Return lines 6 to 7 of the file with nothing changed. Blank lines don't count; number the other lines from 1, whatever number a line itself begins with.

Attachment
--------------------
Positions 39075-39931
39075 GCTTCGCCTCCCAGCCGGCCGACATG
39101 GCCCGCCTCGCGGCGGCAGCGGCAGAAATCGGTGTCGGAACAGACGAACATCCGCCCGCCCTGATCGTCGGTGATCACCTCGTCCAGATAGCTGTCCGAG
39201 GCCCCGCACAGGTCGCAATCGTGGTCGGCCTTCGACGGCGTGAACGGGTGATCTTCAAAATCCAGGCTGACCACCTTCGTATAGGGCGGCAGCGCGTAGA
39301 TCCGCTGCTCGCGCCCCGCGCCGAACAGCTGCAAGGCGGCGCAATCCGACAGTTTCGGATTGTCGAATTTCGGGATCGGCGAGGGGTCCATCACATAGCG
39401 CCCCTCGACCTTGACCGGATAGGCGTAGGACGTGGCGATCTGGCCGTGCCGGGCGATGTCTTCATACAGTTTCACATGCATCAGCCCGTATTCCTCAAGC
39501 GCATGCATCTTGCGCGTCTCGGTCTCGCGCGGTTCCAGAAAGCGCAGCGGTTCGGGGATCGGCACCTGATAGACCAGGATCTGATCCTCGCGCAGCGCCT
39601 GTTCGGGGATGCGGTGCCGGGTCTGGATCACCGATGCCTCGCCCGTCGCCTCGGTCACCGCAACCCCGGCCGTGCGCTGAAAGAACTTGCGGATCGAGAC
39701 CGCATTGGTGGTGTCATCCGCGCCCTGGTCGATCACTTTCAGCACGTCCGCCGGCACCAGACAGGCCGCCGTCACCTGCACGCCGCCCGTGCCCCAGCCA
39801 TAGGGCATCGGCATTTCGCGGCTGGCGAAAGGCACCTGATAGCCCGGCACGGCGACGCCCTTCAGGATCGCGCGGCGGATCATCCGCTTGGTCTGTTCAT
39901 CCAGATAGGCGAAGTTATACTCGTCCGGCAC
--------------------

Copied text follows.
39401 CCCCTCGACCTTGACCGGATAGGCGTAGGACGTGGCGATCTGGCCGTGCCGGGCGATGTCTTCATACAGTTTCACATGCATCAGCCCGTATTCCTCAAGC
39501 GCATGCATCTTGCGCGTCTCGGTCTCGCGCGGTTCCAGAAAGCGCAGCGGTTCGGGGATCGGCACCTGATAGACCAGGATCTGATCCTCGCGCAGCGCCT